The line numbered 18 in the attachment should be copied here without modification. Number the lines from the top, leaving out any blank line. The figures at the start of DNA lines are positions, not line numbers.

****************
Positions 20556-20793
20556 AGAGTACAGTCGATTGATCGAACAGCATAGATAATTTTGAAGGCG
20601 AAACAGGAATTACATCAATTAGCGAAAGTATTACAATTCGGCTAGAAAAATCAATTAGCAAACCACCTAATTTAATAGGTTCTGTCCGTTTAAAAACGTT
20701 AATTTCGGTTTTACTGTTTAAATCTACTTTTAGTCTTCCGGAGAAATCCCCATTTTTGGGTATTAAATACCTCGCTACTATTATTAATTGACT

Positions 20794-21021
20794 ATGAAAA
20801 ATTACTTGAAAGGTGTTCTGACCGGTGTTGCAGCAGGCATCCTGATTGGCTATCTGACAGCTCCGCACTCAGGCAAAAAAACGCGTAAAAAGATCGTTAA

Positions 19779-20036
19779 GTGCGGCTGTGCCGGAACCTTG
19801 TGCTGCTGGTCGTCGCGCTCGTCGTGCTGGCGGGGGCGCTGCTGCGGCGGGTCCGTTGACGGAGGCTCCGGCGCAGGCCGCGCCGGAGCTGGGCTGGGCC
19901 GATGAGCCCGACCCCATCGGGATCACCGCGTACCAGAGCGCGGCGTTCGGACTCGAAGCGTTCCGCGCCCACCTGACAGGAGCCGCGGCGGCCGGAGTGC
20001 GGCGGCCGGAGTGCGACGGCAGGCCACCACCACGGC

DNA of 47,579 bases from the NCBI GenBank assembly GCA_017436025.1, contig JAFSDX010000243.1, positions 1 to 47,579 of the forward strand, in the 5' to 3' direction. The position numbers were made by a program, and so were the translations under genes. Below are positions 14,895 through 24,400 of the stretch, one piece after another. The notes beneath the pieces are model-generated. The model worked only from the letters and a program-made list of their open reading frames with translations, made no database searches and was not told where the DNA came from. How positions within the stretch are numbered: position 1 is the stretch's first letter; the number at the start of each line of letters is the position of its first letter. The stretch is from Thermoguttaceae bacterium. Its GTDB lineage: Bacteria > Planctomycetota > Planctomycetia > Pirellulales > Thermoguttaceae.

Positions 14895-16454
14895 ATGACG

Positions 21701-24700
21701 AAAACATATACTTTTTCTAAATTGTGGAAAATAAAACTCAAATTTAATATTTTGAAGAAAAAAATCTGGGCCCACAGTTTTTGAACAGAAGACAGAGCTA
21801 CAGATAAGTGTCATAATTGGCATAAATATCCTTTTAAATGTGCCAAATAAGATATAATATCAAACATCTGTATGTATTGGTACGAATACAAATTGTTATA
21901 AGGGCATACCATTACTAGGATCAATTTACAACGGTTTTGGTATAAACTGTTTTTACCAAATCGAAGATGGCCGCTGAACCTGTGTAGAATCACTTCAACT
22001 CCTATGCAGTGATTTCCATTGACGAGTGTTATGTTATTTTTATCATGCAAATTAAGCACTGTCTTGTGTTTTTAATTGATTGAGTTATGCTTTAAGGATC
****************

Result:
21801 CAGATAAGTGTCATAATTGGCATAAATATCCTTTTAAATGTGCCAAATAAGATATAATATCAAACATCTGTATGTATTGGTACGAATACAAATTGTTATA